My father-in-law was pretty receptive to talking about it. He was a no nonsense guy. And he was crazy about me. 😉 I can’t even remember how the discussion came about, but his health was really failing and it did indeed come up. As a result we were able to get all his affairs in order. He died less than a year later. So, while I got (and took) credit for preparing and handling his estate, I know we were pretty lucky with the timing.
It’s important to know that having a will doesn’t preclude an estate from having to go through probate, which can take months if not years. A will lays out the wishes of the deceased, but it doesn’t legally transfer assets. That happens by having the proper beneficiary instruments or documents in place or via probate. You actually don’t even need a will to make this happen. There’s always so much focus on having a will and, while it’s definitely good to have one, it’s the actual benefiary designations on the assets themselves that make the transfer occur without having to go through probate. If you don’t have the beneficiary designations in place NOR a will, then things get really messy!
(And, please remember, I’m not a lawyer. This is anecdotal; my experience. So make sure you either do your own due diligence or hire an actual professional. I was able to handle the estate without assistance, but I did a lot of research and I might have just gotten lucky, too.)
In some states you can record a Beneficiary Deed, which is an instrument documenting how title will transfer on a piece property (ie. real estate) upon the death of the grantee. It’s important for the asset owner to know that a Beneficiary Deed does not affect their ownership or control of the asset in any way. It’s revocable. It does not transfer title until the death certificate is recorded. The owner of the property can record another Beneficiary Deed which will supercede anything prior. Its great advantage, though, is that it avoids a piece of property from having to go through probate.
We drafted Beneficiary Deeds for my father-in-law’s properties in CO and AZ and recorded them in the appropriate counties while he was still alive. After he died and we recorded his death certificate in both counties the properties transferred, seamlessly, to his two sons, avoiding probate and months of having to pay mortgages, property taxes and utilities. Yes – all these have to be paid during the months it takes to get through probate, before title is transferred and you can actually sell the property. And where is that extra money going to come from if the deceased’s liquid assets haven’t been transferred yet?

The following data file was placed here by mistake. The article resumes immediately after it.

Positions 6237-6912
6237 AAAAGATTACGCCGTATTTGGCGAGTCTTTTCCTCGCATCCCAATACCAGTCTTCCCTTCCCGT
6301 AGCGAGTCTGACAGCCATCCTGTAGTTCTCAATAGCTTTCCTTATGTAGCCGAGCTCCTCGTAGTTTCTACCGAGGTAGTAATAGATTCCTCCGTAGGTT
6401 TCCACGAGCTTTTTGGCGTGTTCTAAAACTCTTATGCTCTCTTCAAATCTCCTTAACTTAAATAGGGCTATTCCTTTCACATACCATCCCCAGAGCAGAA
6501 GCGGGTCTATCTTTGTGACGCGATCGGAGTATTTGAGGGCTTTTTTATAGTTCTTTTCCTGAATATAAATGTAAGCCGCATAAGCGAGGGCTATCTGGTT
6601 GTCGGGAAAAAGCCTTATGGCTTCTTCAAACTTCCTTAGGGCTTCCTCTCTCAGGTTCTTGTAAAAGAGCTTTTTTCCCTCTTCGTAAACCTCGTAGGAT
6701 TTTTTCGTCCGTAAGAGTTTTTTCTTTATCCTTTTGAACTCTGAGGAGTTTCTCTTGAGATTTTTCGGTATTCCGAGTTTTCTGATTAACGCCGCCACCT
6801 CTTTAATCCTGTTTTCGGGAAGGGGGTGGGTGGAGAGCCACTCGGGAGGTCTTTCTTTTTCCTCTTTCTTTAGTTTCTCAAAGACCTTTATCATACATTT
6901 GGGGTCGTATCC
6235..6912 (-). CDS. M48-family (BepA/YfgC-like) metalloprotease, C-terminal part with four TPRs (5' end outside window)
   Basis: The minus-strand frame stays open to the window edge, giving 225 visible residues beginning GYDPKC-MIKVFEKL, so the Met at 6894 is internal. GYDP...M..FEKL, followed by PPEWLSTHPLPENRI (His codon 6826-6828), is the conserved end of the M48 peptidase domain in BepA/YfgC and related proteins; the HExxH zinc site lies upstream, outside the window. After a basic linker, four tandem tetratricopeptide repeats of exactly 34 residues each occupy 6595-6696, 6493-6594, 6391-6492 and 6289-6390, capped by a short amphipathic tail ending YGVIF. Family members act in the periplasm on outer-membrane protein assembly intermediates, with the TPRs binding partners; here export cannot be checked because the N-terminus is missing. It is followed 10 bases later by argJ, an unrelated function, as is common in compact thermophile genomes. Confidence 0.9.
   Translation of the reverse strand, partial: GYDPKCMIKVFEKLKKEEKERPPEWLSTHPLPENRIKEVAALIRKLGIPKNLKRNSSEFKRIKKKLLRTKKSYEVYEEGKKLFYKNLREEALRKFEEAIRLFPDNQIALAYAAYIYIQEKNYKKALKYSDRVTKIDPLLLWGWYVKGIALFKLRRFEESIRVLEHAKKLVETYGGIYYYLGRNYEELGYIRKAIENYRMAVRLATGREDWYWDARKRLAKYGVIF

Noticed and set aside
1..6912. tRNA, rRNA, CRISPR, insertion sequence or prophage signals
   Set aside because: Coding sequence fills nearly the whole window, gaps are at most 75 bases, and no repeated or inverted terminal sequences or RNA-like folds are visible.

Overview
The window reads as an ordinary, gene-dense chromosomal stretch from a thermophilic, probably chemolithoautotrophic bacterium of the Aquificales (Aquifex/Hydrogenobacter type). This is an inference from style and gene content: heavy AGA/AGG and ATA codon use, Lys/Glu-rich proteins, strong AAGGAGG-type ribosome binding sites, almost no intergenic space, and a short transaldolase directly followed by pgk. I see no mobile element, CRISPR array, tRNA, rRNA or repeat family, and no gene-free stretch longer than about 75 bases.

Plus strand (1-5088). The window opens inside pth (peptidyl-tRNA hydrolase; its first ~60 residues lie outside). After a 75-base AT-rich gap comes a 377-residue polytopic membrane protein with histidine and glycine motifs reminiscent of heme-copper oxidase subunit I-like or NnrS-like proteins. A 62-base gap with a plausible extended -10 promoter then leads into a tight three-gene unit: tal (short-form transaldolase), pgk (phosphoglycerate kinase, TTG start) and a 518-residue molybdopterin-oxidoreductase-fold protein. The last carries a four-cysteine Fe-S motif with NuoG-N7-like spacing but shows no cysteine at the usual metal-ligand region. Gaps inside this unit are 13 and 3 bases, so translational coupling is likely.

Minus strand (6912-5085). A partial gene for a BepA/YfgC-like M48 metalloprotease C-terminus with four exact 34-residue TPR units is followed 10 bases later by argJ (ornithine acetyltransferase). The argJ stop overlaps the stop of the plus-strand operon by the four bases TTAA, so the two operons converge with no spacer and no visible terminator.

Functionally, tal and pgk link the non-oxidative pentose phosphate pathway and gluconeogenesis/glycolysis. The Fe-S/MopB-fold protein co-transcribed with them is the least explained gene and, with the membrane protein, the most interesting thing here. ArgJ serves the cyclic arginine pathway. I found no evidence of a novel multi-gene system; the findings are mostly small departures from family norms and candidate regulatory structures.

We also came up with a list of all his assets – life insurance policy, bank accounts, mutual funds, investments, car – to make sure we knew what there was and also to make sure he had his beneficiaries set up properly. That’s when we discovered that Jay’s mom, who had died nine years earlier, was the beneficiary on almost everything. That would have been a pain to fix if we’d discovered it after his death. But it was relatively simple to fix while he was still alive. A phone call or two and a couple of forms to fill out was all it took to designate his two sons as the beneficiaries.
We made sure we had access to his bank account and checks to pay any outstanding bills. I’m not actually sure this was kosher, but it’s what we did. I’m only speaking from personal experience, not as a professional. All in all, settling his estate was a lot of work. But we were able to do it all on our own and much more quickly than if we hadn’t prepared. And cheaper.
Free, in fact, if you don’t count all the hours I put into it.